During freediving, a diver must breathe through his or her mouth without having air in their lungs. In addition, a diver must be able to swim several meters underwater without pre-existing conditions.
Freediving is a very competitive sport. The competitive freediving community has a very low death rate. This is because the competitions are well-organized and the people involved are highly professional.
Freedivers must be trained to stay safe and avoid mistakes. They must also have a diving buddy. If they cannot resurface, their buddy will bring them to the surface.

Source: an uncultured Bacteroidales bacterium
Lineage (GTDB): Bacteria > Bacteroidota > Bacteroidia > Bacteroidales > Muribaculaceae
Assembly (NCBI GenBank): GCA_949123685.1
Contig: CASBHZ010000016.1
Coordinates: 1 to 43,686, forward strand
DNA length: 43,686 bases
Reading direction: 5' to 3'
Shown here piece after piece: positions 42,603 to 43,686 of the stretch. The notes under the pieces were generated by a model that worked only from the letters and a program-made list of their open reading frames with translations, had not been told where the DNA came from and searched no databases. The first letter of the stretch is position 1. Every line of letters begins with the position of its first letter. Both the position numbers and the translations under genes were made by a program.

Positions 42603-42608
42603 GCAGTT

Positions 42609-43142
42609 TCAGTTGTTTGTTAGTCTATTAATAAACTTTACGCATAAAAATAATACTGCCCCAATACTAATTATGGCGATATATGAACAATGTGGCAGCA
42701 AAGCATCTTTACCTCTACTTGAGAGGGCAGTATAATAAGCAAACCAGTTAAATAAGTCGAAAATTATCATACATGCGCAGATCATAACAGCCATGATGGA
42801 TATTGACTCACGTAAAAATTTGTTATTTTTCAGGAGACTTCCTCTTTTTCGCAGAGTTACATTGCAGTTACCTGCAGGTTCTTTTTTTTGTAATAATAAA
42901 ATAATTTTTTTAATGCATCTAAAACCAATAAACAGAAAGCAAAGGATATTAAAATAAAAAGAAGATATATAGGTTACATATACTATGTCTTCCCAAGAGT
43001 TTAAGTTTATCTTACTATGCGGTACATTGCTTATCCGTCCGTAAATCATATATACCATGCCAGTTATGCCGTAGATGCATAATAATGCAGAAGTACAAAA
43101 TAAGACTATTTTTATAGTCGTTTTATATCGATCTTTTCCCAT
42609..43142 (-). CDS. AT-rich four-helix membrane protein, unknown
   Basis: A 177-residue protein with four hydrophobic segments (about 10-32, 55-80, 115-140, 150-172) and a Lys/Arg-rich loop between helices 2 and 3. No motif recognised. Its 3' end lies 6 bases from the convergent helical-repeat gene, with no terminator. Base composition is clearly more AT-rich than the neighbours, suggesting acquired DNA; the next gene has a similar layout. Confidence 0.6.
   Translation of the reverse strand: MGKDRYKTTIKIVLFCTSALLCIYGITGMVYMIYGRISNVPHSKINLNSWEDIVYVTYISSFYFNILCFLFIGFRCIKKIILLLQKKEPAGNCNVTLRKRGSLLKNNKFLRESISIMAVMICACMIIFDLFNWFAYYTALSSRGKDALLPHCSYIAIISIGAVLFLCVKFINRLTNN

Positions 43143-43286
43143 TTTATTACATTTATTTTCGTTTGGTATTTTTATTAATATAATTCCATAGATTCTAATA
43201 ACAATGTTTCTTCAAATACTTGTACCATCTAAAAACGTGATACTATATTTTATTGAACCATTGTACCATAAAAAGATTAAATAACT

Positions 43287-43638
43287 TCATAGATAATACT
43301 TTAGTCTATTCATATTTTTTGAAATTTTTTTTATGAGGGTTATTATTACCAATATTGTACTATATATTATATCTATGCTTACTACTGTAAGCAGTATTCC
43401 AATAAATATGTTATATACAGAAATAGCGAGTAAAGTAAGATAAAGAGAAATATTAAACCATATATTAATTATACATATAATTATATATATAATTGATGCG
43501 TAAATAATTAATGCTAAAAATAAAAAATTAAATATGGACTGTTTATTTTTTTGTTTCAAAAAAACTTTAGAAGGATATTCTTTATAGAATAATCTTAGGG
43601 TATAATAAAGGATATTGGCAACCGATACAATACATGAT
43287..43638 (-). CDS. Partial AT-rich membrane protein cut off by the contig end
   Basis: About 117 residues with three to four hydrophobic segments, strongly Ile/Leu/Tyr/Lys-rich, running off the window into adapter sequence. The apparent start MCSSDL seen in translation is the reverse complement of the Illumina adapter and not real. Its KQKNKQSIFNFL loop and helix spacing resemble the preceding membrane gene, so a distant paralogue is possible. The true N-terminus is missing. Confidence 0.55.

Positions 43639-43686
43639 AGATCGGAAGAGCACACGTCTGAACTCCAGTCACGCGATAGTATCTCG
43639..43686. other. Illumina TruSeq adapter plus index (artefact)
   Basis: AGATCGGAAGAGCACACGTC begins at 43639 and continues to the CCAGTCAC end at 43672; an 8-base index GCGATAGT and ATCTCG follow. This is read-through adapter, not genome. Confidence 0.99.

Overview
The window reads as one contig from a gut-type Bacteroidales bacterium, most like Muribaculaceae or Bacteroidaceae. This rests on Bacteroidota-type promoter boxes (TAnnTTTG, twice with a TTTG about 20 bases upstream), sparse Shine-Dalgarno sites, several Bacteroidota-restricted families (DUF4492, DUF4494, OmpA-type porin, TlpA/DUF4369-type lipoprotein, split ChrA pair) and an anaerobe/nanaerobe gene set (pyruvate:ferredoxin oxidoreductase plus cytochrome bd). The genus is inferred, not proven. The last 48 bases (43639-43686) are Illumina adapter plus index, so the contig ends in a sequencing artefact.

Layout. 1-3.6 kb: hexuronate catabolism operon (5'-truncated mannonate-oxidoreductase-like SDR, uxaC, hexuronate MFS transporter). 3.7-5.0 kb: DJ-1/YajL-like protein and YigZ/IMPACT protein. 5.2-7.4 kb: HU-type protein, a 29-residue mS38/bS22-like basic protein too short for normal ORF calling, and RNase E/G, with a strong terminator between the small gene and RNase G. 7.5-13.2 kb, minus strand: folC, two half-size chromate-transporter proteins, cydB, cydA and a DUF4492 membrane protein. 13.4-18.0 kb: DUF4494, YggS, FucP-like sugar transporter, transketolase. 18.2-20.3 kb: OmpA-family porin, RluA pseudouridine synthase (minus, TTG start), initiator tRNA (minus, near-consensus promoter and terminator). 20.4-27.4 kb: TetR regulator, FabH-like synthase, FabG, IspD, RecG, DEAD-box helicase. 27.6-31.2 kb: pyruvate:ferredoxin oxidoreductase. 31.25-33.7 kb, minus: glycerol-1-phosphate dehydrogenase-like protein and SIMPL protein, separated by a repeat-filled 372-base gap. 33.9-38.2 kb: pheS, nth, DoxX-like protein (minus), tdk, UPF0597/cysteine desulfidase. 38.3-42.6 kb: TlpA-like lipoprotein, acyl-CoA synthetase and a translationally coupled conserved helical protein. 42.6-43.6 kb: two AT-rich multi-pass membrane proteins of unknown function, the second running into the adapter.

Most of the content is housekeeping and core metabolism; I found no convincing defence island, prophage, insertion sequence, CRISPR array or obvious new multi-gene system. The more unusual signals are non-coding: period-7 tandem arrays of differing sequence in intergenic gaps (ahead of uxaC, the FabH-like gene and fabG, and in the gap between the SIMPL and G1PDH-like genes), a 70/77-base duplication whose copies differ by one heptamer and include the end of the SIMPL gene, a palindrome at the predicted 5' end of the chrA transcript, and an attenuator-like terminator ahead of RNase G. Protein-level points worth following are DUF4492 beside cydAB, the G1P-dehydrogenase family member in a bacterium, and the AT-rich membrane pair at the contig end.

Freedivers who go alone are at a high risk for death. They should not freedive without a buddy. Having an experienced partner is the best way to avoid deaths.
A freediver is at risk for brain damage if he or she does not know how to dive or how to track depth. Most freedivers do not know this. They may have a blackout while diving. However, most blackouts can be handled. Most blackouts occur in the top 15 feet of the water column.
One of the biggest risks is low oxygen levels. The body’s oxygen level must fall below a certain level to trigger a blackout. The body’s lungs try to compensate for the low oxygen levels by diverting blood from the extremities to the vital organs. The body does this by slowing down its metabolism.
A freediver may also suffer decompression sickness, which can be very painful. This condition can occur when a diver dives deeper than 85 feet.